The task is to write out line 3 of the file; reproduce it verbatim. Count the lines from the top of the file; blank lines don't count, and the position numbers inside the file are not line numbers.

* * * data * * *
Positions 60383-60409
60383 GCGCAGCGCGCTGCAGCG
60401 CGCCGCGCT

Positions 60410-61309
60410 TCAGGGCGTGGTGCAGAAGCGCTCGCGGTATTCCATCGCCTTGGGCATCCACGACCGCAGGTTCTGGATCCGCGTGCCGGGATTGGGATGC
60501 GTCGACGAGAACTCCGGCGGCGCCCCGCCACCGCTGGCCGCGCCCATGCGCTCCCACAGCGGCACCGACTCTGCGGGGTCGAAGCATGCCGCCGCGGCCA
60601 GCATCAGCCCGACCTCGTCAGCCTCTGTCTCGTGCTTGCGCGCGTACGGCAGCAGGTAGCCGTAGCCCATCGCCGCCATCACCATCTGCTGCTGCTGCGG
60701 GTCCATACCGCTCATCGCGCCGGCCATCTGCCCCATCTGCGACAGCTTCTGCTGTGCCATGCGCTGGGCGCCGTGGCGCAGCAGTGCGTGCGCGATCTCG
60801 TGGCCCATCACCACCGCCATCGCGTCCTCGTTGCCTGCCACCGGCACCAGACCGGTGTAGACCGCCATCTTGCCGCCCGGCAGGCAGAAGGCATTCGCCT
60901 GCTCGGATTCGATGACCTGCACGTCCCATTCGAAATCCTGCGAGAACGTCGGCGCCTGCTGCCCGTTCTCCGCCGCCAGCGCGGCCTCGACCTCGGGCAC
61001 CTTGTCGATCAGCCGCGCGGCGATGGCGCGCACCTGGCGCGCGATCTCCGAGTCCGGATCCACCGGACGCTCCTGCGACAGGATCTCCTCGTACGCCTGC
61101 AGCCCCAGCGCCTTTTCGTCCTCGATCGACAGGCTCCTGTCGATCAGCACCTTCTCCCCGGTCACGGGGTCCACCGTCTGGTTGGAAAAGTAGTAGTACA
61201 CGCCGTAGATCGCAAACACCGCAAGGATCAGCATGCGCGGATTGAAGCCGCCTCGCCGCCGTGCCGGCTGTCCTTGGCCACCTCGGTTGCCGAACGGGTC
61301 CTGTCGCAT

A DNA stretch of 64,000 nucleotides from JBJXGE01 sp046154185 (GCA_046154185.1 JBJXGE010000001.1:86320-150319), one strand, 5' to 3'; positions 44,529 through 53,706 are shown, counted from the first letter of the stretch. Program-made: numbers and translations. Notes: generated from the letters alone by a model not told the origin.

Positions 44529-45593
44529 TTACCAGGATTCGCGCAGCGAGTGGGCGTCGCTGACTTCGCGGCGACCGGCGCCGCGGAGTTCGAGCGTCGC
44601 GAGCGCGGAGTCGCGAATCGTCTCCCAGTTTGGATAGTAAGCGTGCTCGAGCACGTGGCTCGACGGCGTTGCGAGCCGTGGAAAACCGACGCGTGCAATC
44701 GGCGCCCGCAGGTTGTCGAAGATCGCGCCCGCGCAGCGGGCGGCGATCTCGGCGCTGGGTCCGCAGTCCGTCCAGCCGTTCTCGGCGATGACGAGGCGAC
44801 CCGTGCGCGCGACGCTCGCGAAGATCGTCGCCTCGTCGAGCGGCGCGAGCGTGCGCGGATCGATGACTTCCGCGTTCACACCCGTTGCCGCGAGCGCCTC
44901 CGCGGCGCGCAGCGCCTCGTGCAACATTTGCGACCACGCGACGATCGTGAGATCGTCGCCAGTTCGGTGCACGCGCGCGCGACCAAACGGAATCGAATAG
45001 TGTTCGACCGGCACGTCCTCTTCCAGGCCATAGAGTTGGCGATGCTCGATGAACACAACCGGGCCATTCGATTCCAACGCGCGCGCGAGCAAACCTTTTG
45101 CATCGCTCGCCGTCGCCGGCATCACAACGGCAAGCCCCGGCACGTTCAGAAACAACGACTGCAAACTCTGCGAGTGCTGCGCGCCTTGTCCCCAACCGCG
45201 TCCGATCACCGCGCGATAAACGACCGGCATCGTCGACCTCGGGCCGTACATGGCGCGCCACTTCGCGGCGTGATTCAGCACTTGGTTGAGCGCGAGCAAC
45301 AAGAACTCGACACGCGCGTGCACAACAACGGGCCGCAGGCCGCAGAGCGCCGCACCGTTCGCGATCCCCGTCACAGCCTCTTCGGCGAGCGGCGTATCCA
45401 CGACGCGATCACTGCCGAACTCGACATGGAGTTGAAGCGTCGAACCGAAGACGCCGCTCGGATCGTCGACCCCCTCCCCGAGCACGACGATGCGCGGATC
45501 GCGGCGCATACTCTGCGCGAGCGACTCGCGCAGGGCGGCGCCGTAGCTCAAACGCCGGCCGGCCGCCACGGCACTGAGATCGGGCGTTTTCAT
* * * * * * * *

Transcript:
60401 CGCCGCGCT